"how do you know that they are not doing it in Arabic as well, somewhere else?"
From what has been posted on both blogs, there is no evidence to suggest that they are.

"You are being ridiculous, because you feel that they are not proactive enough according to your own standards, which, might I remind you, have nothing in common with Omani standards"
Absolute rubbish. Standards are standards, and any system or culture that pretends to label nothing but the highest demonstration of it's kind has no place tagging it as such.
All too common a sight in Oman, are "standards" that fall way below the norm of what is globally acceptable.

"Did you ever stop to consider how this young woman indirectly told us through that story that the same has been done to her? How do you think that has affected her, you blabbering fool in trousers?"
Of course I have, and as I have said above, I am not in any way taking away from that. I have mentioned in my previous comments how barbaric and horrific FGM is.
The suggestion of "all talk and no trousers" is a figure of speech. Try to see that for what it is, rather than a suggestion of any kind of gender superiority.
In fact, if you read my posts and run them through more than one set of argumentative filters, you may see that I might not be as "ridiculous", "blabbering", "foolish", "absurd", "racially-fixated" or "double-standarding" as you think.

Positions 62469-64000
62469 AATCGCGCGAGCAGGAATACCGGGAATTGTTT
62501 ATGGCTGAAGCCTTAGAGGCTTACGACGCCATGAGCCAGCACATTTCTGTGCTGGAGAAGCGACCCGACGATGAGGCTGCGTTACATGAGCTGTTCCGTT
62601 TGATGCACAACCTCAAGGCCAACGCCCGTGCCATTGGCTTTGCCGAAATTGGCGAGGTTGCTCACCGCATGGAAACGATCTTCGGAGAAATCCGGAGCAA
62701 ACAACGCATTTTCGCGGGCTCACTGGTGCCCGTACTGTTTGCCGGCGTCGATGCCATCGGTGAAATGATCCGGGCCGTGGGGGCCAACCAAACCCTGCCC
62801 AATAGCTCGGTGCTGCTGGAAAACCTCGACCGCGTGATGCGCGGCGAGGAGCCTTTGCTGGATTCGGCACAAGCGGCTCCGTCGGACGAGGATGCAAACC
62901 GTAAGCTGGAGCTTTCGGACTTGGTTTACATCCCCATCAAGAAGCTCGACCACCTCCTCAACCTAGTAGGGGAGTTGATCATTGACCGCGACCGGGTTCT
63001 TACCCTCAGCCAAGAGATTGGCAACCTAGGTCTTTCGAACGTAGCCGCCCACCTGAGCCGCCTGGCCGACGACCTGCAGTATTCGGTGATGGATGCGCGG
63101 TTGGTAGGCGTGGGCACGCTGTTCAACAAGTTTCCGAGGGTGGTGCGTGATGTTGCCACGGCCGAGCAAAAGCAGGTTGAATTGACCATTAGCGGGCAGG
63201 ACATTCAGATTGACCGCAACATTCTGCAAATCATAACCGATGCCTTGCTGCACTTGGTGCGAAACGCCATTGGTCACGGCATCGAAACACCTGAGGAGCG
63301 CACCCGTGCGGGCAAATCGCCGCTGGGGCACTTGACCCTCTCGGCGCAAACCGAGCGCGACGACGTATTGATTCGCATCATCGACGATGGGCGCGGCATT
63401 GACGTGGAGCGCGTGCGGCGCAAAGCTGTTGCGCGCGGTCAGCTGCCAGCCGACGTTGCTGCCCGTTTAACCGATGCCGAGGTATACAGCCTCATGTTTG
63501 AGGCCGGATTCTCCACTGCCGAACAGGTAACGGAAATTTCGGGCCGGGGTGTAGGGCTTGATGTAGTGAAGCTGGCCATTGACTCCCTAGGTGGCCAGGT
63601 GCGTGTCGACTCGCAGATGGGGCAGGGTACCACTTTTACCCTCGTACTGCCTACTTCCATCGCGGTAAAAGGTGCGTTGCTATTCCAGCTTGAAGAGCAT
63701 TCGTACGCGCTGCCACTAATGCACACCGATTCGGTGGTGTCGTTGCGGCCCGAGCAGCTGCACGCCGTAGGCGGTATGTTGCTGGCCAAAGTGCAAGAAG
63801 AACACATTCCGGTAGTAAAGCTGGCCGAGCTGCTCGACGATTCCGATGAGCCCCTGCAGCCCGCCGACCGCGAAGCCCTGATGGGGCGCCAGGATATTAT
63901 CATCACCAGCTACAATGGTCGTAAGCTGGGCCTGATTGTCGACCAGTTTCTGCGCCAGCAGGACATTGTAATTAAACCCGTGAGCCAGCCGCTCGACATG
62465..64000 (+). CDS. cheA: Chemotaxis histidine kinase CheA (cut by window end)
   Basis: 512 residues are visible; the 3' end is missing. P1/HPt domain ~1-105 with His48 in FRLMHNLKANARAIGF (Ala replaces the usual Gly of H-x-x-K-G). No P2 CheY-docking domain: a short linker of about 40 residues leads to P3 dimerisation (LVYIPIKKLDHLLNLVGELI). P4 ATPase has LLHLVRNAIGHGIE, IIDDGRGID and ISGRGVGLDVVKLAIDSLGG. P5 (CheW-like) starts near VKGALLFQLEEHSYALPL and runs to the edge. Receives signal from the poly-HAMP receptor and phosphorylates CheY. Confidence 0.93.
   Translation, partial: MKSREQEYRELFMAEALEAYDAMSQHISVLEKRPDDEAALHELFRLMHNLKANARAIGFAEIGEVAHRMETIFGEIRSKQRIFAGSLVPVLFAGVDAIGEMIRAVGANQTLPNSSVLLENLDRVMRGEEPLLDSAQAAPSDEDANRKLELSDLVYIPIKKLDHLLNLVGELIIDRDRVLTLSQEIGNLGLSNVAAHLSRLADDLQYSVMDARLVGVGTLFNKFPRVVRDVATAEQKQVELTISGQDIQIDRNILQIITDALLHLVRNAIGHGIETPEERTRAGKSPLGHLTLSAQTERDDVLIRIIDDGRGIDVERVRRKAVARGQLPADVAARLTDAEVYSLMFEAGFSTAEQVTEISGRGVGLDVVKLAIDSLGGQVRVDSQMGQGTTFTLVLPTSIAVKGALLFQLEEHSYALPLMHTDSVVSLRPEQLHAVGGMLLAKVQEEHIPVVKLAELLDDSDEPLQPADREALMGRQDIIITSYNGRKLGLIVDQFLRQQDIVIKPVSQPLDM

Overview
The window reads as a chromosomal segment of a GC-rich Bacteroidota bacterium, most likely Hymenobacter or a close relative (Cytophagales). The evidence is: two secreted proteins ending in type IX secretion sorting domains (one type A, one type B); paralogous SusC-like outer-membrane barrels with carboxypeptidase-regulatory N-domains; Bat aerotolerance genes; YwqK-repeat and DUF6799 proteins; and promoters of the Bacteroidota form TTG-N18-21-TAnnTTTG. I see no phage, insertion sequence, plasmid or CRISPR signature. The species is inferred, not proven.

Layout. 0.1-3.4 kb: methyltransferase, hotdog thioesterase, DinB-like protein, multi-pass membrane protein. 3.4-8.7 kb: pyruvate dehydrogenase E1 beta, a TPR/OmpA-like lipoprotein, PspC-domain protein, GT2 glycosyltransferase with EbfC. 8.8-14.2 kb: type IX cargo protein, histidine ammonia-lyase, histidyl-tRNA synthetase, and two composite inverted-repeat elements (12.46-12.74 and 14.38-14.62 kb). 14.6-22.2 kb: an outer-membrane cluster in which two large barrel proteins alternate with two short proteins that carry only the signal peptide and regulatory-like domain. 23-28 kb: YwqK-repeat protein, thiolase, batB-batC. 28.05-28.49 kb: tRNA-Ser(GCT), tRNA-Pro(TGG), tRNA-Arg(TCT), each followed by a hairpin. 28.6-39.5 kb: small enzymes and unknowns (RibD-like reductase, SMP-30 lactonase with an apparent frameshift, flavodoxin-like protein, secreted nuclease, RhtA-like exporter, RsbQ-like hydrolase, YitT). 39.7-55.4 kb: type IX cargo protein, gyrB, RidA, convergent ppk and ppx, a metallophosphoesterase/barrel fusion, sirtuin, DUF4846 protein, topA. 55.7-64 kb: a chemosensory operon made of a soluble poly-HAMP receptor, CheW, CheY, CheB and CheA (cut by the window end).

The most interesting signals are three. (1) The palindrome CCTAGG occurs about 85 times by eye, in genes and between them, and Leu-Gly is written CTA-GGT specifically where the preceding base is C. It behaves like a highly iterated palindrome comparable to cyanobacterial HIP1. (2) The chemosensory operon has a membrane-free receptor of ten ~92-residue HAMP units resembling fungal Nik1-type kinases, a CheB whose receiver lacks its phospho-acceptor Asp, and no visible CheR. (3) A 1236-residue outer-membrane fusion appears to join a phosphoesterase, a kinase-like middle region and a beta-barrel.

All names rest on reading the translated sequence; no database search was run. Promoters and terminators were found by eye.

"Good Lord, where were Jessica's trousers and why did she only write about her ordeal on a blog, when she could have been in the front lines allowing medicine to experiment on her?"
Jessica's blog was indeed about her ordeal, however unlike my two fellow bloggers, she had a workable agenda to improve the quality of life of those around her, set up a charity organisation and went out there to make a difference. The evidence of that is there for the seeing.
Does she have more metaphorical trousers than the other two? Undoubtedly.
Would I have blogged about her if she was a dark-haired Arab girl? Yes, I would.
The fact that you went and played the race card on that comment raises an eyebrow with me. Was it you who on my blog post about her anonymously commented under the nickname "Wasp" about her being a "little white girl" or was that just someone of a similar ilk?

"I wonder what tune you'd be singing if there was a widespread problem involving MGM"
Who knows? It's a hypothetical suggestion at best, however, as I have empathised through comments with the plight of Mimi and Nadia before, I guess it would be fair to say that I would hold the same abhorrence and fear that they do, but I doubt that I would blog about it incessantly without at least having more effective and productive suggestions for change, rather than just saying "This is horrible. Change it!, but someone else should do it, not me!" A very typical Omani response to a problem. That is the "all talk and no trousers" that I am intimating at.

There are, as I said before, campaigns and organisations worldwide who are fighting the fight to stop this abominable nonsense. Their time and energy would be used to much greater effect if they liaised with the above.